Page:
And when we came to Rome, the centurion delivered the prisoners to the captain of the guard…
The words are connected with a wonderful chapter of Providence in the history of the apostle. There is also an application of its lessons to modern life.
I. THE ACCOMPLISHMENT OF A LONG-CHERISHED PURPOSE. His heart had been set on visiting the Imperial city from an early date in his ministry. Why? His ambition was to comfort and strengthen the little company of believers in Christ. He recognised in Rome the great heart of the world, and was eager to take that for Christ. He never wasted his strength in places of small importance. He felt the importance and use of great cities. He had received the gospel in trust for his fellow men, and he must redeem that obligation in the most effectual manner. God opens to those faithful in the least the widest spheres of usefulness.
II. PAUL'S PURPOSE WAS NOT ATTAINED IN THE WAY IN WHICH HE EXPECTED IT WOULD BE REALISED. The Epistle to the Romans shows that he never expected to enter the imperial city as a prisoner. We set our hearts on some enterprise or some post of usefulness, and get it ultimately, but accompanied by something else of which we had no thought. It comes in a way which might sink us in despair. Why is this? It is to keep us all through our efforts at the feet of Jesus, and to impel us to depend entirely on Him. All through Paul's difficulties and trials God had been near him, and at each crisis had shown him special favour. When our opportunity comes it appears in a way to humble us in our own estimation and to increase our trust in Divine wisdom and love.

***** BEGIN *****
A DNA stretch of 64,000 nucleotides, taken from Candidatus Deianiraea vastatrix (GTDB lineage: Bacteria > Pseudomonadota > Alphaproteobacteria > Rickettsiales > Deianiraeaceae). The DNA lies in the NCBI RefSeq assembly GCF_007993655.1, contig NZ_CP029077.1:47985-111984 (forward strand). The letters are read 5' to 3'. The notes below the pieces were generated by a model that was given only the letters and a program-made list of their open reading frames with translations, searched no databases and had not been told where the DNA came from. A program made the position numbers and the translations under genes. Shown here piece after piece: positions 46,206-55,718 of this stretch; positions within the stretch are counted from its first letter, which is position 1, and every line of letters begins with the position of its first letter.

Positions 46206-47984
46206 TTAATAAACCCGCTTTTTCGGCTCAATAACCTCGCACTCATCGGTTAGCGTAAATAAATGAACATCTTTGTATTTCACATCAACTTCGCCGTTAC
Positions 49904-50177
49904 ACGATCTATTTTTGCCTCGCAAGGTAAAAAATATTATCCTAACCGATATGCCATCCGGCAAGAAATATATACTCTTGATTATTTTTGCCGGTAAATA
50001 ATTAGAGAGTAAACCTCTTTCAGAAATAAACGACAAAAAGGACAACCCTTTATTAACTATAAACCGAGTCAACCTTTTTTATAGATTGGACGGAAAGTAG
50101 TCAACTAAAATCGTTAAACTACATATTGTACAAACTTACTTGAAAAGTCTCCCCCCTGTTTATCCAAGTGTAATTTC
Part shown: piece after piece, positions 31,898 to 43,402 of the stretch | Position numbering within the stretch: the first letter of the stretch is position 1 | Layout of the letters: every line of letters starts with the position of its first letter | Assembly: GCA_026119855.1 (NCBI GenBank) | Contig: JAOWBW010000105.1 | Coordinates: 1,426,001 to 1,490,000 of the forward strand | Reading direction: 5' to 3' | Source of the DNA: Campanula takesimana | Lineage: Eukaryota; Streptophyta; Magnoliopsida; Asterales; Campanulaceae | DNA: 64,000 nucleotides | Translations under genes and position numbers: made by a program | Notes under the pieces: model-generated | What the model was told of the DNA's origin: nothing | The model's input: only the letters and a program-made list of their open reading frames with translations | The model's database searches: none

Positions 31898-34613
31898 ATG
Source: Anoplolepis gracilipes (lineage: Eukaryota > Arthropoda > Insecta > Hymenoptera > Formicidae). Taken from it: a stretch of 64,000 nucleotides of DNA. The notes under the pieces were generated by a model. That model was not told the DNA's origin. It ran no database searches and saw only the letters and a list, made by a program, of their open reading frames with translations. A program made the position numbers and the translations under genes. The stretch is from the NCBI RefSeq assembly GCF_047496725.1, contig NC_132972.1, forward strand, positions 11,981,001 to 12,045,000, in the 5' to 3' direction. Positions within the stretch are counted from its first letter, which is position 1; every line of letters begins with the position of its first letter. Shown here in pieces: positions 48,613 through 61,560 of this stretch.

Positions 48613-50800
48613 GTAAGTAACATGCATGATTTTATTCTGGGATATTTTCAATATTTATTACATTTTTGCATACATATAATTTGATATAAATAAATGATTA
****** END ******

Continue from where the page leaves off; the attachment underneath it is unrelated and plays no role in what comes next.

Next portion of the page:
III. WHILE PAUL'S ENTRANCE INTO ROME WAS NOT QUITE WHAT HE EXPECTED, IT REALLY ACCOMPLISHED ALL HE DESIRED (Philippians 1:12-14). He had not all the opportunities he hoped and desired, but he did not commit the mistake of doing nothing. He knew the men then in the Praetorium might some day receive orders to go into Parthia, Germany, or Britain, and he endeavoured to enable them to act as missionaries, and carry the gospel wherever they went. Thus he spoke to each soldier chained to him, and thus was begun that great work which went on until the Thundering Legion became as famous in the martial annals of Rome as Havelock and his saints during the Indian Mutiny. Conclusion: there is a lesson of instruction and encouragement. God is answering our prayers when we think He is blighting our prospects. If we will but use our opportunities, we may find that our influence has gone round the globe with blessing. In Longfellow's poem the arrow and song were found again as they were sent out. But nobody can tell the history of impulses given, changes wrought, work of self-sacrifice and devotion suggested by fitting words dropped into human minds and human hearts. Let the struggling struggle on. Rome, or something better, will be reached at last. The Master never mocks us when He answers our requests.
(W. M. Taylor, D. D.)
Parallel VersesKJV: And when we came to Rome, the centurion delivered the prisoners to the captain of the guard: but Paul was suffered to dwell by himself with a soldier that kept him.